April 16, 2024

Karen Willcox speaking at AIAA conference
Karen Willcox; Credit: The American Institute of Aeronautics and Astronautics (AIAA)

Karen Willcox, professor of aerospace engineering and engineering mechanics and the director of the Oden Institute for Computational Engineering and Sciences at The University of Texas at Austin, has won the 2024 Theodore von Kármán Prize from the Society of Industrial and Applied Mathematics (SIAM).

Willcox was selected for “important contributions to computational science and engineering. Professor Willcox has pioneered the development and use of model reduction methods for optimal design, optimal control, uncertainty quantification, decision-making, and digital twins. Her fundamental work has had broad impact in many application areas including inverse problems, optimal design, aerospace engineering and precision medicine.” 

In addition to her role as Oden Institute director, she leads the Willcox Research Group, and is professor of aerospace engineering and engineering mechanics. Willcox is also an external faculty member at the Santa Fe Institute. She was elected to the National Academy of Engineering in 2022 and is a Fellow of SIAM.

“How fitting it is for Karen, whose main work is at the interfaces of aerospace engineering and applied math, to receive a prize named for Theodore von Kármán. Karen richly deserves this prestigious prize. Her pioneering work in model reduction methods and their use in optimal control, optimal design, uncertainty quantification, and inverse problems has had a significant impact on aerospace engineering and, more broadly, computational science and engineering,” said Omar Ghattas, director of the OPTIMUS Center at the Oden Institute and professor of mechanical engineering at UT.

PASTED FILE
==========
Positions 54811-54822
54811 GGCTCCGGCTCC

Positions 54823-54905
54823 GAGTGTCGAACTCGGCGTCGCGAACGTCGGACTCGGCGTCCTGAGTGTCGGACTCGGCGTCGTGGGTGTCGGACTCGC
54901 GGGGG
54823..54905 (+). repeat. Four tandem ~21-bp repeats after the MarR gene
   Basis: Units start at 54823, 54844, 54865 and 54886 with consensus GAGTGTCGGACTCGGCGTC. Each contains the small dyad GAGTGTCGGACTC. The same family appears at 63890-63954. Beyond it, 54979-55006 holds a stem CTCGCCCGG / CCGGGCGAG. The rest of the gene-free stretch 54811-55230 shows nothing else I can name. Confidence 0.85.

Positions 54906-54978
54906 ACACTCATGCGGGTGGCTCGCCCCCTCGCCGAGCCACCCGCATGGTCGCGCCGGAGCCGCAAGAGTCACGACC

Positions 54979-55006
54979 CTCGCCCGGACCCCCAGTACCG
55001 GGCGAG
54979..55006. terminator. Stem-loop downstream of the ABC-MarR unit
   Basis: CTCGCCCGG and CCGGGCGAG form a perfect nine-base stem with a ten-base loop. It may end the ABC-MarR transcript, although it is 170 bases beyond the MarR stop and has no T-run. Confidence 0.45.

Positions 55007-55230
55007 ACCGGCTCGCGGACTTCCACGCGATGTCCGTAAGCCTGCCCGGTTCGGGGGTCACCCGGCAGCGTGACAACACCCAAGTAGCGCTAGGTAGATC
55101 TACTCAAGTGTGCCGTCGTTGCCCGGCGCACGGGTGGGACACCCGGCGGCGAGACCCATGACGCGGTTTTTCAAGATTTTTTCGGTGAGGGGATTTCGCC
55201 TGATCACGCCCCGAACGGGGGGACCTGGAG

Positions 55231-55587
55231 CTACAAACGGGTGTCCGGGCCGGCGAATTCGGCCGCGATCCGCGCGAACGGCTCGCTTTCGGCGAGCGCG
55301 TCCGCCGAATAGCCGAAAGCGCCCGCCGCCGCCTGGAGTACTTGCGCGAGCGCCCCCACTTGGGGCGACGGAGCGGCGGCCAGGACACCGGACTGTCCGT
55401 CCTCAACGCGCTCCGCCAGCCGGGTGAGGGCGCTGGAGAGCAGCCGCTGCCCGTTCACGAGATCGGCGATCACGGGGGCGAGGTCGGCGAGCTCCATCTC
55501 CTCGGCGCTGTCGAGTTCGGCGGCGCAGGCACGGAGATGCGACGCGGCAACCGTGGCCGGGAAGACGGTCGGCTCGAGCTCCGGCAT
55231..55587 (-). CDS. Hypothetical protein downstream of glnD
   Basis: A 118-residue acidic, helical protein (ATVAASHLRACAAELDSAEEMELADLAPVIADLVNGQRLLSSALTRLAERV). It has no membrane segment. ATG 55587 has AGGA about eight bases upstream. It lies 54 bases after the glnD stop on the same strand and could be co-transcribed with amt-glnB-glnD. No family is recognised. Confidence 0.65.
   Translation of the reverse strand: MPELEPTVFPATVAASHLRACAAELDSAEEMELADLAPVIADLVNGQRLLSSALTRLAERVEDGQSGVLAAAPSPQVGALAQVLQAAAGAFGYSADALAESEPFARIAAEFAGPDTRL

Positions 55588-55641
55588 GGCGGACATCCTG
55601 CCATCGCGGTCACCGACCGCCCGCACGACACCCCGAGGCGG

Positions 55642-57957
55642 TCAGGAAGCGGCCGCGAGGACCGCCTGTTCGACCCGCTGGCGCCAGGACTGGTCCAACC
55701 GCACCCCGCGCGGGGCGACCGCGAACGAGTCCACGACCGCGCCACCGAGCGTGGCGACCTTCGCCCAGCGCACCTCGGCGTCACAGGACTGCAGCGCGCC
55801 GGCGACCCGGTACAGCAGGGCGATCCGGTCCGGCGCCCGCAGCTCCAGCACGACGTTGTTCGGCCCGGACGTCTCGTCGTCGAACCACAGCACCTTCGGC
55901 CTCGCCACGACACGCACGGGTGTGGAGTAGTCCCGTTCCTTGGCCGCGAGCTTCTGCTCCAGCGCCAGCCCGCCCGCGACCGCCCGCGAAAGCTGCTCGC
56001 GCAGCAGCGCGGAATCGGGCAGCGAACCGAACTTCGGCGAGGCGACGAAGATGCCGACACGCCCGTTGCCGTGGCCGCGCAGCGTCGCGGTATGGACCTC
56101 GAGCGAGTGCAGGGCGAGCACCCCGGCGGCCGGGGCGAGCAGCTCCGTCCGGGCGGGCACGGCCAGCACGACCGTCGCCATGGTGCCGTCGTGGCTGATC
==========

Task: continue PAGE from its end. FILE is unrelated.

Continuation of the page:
Citing examples, Ghattas said Willcox’s reduced order modeling and multifidelity methods have been adopted by Boeing for Blended-Wing-Body Aircraft design, Lockheed Martin for aerostructural analysis in support of vehicle design processes, the Air Force Research Laboratory to accelerate their combustion simulations in support of rocket engine design, and the NASA Goddard Space Flight Center for design of the James Webb space telescope. 

“Moreover, her work has opened up new opportunities to realize practical digital twins for large scale systems,” said Ghattas. Willcox recently chaired a National Academies of Sciences, Engineering and Medicine study examining the future of digital twins. The study consensus report, “Foundational Research Gaps and Future Directions for Digital Twins,” highlighted the need for an integrated agenda across sectors and how to tackle responsible development of digital twin technology.

“Karen joins an illustrious list of prior awardees, including such notable figures as Geoffrey Taylor, George Carrier, Julian Cole, and our own Mary Wheeler,” added Ghattas, saying that the prize has been awarded just 11 times since its inception.

Established in 1968 the prize is awarded every five years for a notable application of mathematics to mechanics or mechanics or engineering in the five to ten years preceding the award and commemorates Theodore von Kármán’s work in aerodynamics. A Hungarian American mathematician, von Kármán was an aerospace engineer and physicist who was responsible for crucial advances in aerodynamics characterizing supersonic and hypersonic airflow. The human-defined threshold of outer space is named the "Kármán line" in recognition of his work. 

The prize will be awarded at the SIAM Annual Meeting taking place July 8 – 12, 2024, in Spokane Washington, where Willcox will deliver the prize lecture. SIAM fosters the development of applied mathematical and computational methodologies needed in various application areas. The mission of SIAM is to build cooperation between mathematics and the worlds of science and technology.